Ceramic Arts & Perception — Ceramics Technical
Ceramics Art & Perception

Ken Yonetani's Art of Destruction -
Article by Julia Humphry


The large glass doors of Australia's CSIRO (Commonwealth Scientific and Industrial Research Organisation) Discovery Centre opened to a wave of squeals, screams and nervous laughter. The crackling of ceramics breaking against the hard floor reverberated across the massive open space around the entranceway and back again. "Oh, it is awful," exclaimed one woman as her high heels crunched into Ken Yonetani's artwork.

 

Beneath the feet of the large exhibition crowd were more than 2000 white ceramic tiles, laid out in clean straight rows across the Discovery Centre's floor. The tiles featured 10 of the 11 different butterfly species endangered in Australia. Each tile was purposely fired at a low temperature to ensure fragility, and each butterfly design was engraved in the tile in intricate detail. Especially for the exhibition opening night, close to 1000 tiles were laid out on the elevated walkway leading from the entrance to the main gallery. As Ken Yonetani phrased it, each participant was thus "faced with an obligation" to step on and break his work immediately upon entering the exhibition space. Bathed in a blue light, the rows of intricate tiles evoked a sense of ephemeral and mysterious calm, reminiscent of the sea just before the onset of a furious storm. As the exhibition participants filed in one by one, the fragile tiles cracked and splintered into thousands of pieces. One participant compared the piercing sound of breaking tiles echoing across the open space to a herd of stomping elephants. Another likened it to the firing of gunshots in a barren treeless field. In the space of less than an hour, more than 2000 ceramic tiles, eight months of work, had been smashed to smithereens.

In his exhibition, Fumie Tiles, Yonetani made the audience "feel and think about the fragile environment and contradictory human desires" through their own action - that is, by stepping on and breaking his artwork. As Yonetani reasons, all humans contain within them contradictory desires towards the environment in which we live - the desire to protect and maintain, and the desire to impact and destroy. The latter he equates to the sense of euphoria we feel in running across an unspoilt beach, or diving into a blanket of virgin snow. This desire to tread afoot, to make our mark on the world, also leads to the devastation of our natural environs.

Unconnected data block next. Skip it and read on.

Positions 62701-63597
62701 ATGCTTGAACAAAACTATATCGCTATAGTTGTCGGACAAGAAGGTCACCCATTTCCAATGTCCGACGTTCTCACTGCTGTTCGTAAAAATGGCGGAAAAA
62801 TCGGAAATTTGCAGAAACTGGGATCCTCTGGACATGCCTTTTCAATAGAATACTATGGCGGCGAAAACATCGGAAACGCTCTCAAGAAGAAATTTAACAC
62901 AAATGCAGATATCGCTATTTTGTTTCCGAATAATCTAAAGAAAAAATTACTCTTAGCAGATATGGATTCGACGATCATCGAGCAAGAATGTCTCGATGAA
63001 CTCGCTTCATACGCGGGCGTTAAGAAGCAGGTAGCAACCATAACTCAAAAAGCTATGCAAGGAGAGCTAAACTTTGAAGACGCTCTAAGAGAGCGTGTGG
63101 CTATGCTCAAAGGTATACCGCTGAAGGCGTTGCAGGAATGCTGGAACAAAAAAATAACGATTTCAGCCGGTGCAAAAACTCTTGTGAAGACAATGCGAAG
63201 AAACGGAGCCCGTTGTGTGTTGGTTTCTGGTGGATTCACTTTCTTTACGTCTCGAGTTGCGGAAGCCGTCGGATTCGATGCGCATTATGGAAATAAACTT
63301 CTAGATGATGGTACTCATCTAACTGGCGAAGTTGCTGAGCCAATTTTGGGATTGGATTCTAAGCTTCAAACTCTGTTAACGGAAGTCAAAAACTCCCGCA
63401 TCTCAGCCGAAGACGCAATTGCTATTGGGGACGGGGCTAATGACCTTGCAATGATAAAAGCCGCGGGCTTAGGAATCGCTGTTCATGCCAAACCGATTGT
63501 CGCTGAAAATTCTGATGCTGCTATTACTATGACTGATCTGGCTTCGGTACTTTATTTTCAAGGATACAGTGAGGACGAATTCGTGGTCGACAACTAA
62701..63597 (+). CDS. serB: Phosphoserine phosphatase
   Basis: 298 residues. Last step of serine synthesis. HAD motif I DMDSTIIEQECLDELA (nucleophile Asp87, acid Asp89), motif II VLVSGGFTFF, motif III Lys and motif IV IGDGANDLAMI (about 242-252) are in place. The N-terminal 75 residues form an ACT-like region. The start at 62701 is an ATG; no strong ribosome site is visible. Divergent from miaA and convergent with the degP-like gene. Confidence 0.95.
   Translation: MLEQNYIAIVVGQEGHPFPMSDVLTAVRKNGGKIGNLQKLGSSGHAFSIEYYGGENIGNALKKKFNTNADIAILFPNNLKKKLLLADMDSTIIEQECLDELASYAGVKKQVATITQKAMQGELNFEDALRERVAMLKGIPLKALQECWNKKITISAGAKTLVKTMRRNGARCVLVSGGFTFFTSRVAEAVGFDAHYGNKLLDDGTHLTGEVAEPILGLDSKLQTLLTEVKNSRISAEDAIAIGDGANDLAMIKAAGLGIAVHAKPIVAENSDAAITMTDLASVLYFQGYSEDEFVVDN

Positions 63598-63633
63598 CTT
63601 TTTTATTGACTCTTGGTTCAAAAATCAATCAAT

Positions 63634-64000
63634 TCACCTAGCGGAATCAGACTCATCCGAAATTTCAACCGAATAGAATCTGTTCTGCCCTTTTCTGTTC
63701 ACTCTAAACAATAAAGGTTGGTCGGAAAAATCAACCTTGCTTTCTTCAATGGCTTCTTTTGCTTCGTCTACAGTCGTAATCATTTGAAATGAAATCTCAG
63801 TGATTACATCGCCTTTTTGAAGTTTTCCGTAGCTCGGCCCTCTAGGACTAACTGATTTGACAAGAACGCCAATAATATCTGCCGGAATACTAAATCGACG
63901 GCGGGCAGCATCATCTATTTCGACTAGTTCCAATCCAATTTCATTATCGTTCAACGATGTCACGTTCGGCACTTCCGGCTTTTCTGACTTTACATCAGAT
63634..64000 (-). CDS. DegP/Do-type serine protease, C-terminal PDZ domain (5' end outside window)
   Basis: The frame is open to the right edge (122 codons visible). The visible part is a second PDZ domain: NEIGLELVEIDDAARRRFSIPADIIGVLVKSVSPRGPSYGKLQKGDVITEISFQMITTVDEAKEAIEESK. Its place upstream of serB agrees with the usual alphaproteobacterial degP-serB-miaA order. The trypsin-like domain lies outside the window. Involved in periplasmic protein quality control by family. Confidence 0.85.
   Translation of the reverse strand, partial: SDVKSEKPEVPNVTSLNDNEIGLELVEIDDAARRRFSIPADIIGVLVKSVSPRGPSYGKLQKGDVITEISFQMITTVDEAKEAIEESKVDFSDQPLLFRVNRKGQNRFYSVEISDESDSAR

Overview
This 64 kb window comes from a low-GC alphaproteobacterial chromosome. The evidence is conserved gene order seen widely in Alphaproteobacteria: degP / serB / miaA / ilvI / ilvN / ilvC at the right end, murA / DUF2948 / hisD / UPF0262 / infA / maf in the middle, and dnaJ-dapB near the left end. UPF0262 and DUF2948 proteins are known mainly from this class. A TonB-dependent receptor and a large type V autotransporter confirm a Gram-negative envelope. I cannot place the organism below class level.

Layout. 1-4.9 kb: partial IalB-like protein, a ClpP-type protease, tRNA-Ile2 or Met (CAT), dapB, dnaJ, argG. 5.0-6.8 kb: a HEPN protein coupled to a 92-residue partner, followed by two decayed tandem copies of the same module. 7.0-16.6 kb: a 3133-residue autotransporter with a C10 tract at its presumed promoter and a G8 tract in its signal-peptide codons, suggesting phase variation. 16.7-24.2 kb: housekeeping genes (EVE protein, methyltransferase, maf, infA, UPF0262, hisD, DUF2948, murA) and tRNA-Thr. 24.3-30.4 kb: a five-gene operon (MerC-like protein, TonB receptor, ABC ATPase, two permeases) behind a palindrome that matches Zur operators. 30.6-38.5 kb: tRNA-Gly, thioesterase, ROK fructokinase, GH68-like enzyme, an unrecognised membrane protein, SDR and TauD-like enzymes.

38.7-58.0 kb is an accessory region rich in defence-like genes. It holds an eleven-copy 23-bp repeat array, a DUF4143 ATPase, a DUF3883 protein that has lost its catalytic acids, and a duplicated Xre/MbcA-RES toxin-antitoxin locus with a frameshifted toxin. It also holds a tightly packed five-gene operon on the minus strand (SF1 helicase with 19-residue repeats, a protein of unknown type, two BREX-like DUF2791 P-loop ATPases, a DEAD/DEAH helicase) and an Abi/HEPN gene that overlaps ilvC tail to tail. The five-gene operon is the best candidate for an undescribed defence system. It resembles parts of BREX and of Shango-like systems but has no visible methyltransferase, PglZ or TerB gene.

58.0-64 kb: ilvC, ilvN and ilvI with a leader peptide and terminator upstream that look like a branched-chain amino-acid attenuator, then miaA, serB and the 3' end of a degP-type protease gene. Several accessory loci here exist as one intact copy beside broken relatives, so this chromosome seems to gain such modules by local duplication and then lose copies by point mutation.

Yonetani's Tiles are a confronting and immediate statement on the fragility of the environment on which we tread, and the destruction that humans leave in their path. Fumie, a 'picture on which to trample', was introduced under the Tokugawa system in Japan from the early 17th century as part of its campaign to combat the perceived threat posed by the spread of Christianity. Originally fumie was a trampling board made up of medals or statues that had been confiscated from Christians and featured images of Jesus. As the system of fumie became entrenched, official bronze tablets depicting Jesus' image were made especially out of brass. Those suspected of being Christian were forced to trample on the images as proof of the renunciation of their faith. Yonetani borrowed the ancient concept to deal with contemporary issues concerning humans and the environment.

As his target Yonetani chose to depict the endangered butterflies of Australia. As a reason for choosing this image, he cites the painful and enduring impact of seeing numerous butterflies along the roadside when he was travelling by bicycle in central Queensland several years ago. Many of the butterflies fluttered and fell to their death on the side of the road after being hit by oncoming cars. For him, the fragility and beauty of the butterfly acts as a metaphor for the fragility and beauty of nature as a whole. In the smashed tiles - as profound image and excruciatingly emotional act - Yonetani captures the scene of the butterfly fallen by the roadside in all its forlorn beauty.

The life cycle of the butterfly - from caterpillar to cocoon to colourful creature in flight - also forms a metaphor for life as a kind of spiritual journey. As another inspiration for choosing the butterfly, Yonetani cites a story he heard about concentration camps after World War II. On entering the camps, it was found that victims persecuted by the Nazis had left drawings of butterflies on the wall before facing their death in gas chambers. The butterfly symbolised their escape from the ugliness of this life and metamorphosis into a beautiful, spiritual existence beyond this world. As with this image, the ephemeral beauty of Fumie Tiles, the making of a work of art and its destruction, was interspersed with the underlying sense of a consuming violence.

According to Kim Pullen, collections manager of the Australian National Insect Collection at the CSIRO and guest presenter at Yonetani's exhibition, more than half of the 400 different species of butter-flies found in Australia are endemic to the country. As also explained, most of these are found in the tropical and subtropical areas of northern Queensland. Butterflies, like other insects, birds, lizards, bandicoots, mushrooms, ferns and trees, have been affected by environmental change. While extinction is a natural process, the massive changes we have made to the environment following white settlement in Australia have hastened this process of extinction. Species of Australian 'Blue' butterflies depicted in Yonetani's tiles, for example, rely for their survival on certain native ants. As Pullen explains, instead of attacking the caterpillars, as you would think, the ants actually protect them from other predators in return for the sweet secretions the caterpillar produces from pores on its back. Yet the foreign ant species invading Australia have replaced native ones, leaving the caterpillars vulnerable.